How a misnomer did the impossible
Reader discretion is advised
“This is great!” A friend of mine remarked. “Now I can listen to this song all I want!”
We had just gotten through listening to “Word Crimes,” “Weird” Al Yankovic’s parody cover of last summer’s blockbuster hit, “Blurred Lines.”
“You couldn’t before?” I asked my friend.
“Sure I could,” my friend responded. “I love the beat, but every time I listened to it, I felt like I was supporting rape culture.”
Well, that sure was an interesting notion.
Now, for those of you expecting me to come to the defense of Robin Thicke, read no further. I’m not going to deny that Thicke is probably an unbelievable shitbag in real life. And no sane human being could deny that “Blurred Lines” (both the album and song) isn’t at least a little rapey. This is, after all, the song that contains such immortal prose as, “You the hottest bitch in this place,” and, “I’ll give you something big enough to tear your ass in two.” Charming.
The term “rape culture” first appeared in print in 1974’s Rape: The First Sourcebook for Women, edited by Noreen Connell and Cassandra Wilson. The phrase was coined to describe a culture in which rape is pervasive and normalized due to societal attitudes about gender, sex, and sexuality.
Like almost everything from the ‘70s, the idea was popular in its time, before disappearing into the cultural ether, only to be hijacked by the Millennials and Generation Y. Seemingly overnight, “rape culture” became the shameful buzzword de jour.
The forceful resurgence of rape culture could probably be pinned on Robin Thicke, but was made all the worse at Saint Mary’s University in Halifax where, as a part of last year’s welcome week activity, organizers led students in spirited chants condoning rape and sex with the under-aged. Similar events also occurred at the University of British Columbia.
After the history lesson comes a quiz: what do you, gentle reader, consider to be more forceful? A) Calling someone a rapist or B) Loudly whining about someone’s active participation in rape culture? If you said “A,” then you probably know where this is going. Any time the Millennials or Generation Y co-opt a preceding generation’s theories, they tend to castrate it of all of the power and meaning it once held.
Congratulations ladies and gentlemen—our endless pursuit of marketing things with snappy, social-media friendly names has finally gone too far. Wow. Bravo. Champagne. Cheers. High-five. Slow clap. We did what I thought was impossible: we actually managed to trivialize rape.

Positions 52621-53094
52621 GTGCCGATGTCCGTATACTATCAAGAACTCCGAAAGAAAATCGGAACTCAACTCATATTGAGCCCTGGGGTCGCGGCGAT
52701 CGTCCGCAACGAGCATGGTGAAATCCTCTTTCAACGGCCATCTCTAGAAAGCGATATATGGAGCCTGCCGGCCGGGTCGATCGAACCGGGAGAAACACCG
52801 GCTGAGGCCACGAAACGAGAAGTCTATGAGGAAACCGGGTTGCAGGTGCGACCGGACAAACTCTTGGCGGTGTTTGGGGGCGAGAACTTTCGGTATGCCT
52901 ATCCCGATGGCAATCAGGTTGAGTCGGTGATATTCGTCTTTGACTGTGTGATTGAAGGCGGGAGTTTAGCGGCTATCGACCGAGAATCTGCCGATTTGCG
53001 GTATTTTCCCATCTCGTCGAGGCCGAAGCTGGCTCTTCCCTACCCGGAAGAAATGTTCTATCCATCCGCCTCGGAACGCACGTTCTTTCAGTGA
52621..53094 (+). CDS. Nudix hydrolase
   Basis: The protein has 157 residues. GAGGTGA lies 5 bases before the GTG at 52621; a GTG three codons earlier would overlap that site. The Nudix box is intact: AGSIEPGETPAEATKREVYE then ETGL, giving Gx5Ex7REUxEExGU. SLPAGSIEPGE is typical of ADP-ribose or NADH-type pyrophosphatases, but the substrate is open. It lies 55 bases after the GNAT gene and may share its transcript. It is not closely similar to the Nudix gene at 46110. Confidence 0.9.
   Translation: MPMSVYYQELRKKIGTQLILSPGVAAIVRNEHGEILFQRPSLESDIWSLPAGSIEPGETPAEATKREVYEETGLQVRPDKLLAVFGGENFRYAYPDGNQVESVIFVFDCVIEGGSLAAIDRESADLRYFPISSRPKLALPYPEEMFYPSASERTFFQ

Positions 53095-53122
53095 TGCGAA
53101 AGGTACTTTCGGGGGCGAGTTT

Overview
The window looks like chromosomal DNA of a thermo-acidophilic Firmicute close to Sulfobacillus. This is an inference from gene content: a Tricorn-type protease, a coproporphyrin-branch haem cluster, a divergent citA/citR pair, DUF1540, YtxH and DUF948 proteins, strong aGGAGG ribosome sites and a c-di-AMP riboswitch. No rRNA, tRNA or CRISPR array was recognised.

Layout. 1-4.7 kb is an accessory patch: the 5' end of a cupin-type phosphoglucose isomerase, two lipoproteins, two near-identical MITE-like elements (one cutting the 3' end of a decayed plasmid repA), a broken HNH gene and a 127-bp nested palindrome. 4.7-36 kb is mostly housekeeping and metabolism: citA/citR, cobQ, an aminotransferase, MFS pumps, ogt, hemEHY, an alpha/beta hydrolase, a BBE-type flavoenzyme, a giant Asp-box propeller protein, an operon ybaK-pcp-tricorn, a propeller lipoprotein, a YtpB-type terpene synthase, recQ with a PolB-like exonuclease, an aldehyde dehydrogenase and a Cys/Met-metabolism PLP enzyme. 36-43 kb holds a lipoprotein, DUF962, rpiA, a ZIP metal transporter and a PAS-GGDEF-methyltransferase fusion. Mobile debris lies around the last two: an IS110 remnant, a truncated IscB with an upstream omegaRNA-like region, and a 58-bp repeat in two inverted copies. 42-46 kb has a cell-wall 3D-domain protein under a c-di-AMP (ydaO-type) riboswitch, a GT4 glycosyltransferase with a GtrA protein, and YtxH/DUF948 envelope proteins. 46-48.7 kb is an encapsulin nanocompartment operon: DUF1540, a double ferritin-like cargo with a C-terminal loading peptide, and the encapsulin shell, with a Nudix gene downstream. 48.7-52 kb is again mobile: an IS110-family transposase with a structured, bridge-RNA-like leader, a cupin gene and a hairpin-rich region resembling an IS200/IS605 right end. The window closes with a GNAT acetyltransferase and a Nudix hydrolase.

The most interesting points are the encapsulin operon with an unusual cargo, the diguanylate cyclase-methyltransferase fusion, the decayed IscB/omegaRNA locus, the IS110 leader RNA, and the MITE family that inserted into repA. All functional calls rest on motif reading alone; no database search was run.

Rape is a despicable, terrible act. It occurs to both men and women(but more so to women), and it degrades the whole of humanity by simply existing as a thing that we do to each other.
But, by attaching that needless suffix, “culture” to the act, we have completely destroyed all of the negative connotations surrounding it. After all, isn’t culture by its very nature something that should be celebrated, revered, and protected? Especially in the multicultural nation of Canada?
How long do you think it’ll be before there’s a rape pavilion at Mosaic, Regina’s preeminent celebration of cultural diversity? I’m not in favor of painting everybody with the same brush. Calling someone like Robin Thicke a rapist for his songs would be counter-intuitive. What I’m suggesting is that we realize that he is trying to make rape okay at a popular level, rather than saying, “He’s contributing meaningfully to rape culture.”
Rape culture is perhaps one of the most unfortunate misnomers that humanity has ever created to push academic papers. Like most theories, it is outmoded, outdated, and embarrassingly irrelevant. I’m not saying that rape isn’t prevalent and, unfortunately, relatively normalized.
What I’m saying is that we shouldn’t continue to enable not only rapists, but those who contribute to painting rape as tolerable behaviour by giving them a very defendable banner like “rape culture” to hide under.
That’s why I’m calling for rape culture to end. Not because it’s despicable. But, because it’s allowed despicability to exist, and make it sound like it’s something to be celebrated.
I, for one, will no longer use “rape culture” as a part of my lexicon, and I encourage you to do the same. Instead of sterilizing the language and cramming all of our sentences with meaningless prattle to make ourselves sound important and learned, I suggest we resume calling spades just what they are.
By identifying sexual insensitivity for what it is, we can begin to do some real work towards reversing the damage of what these rapists have done to decent society.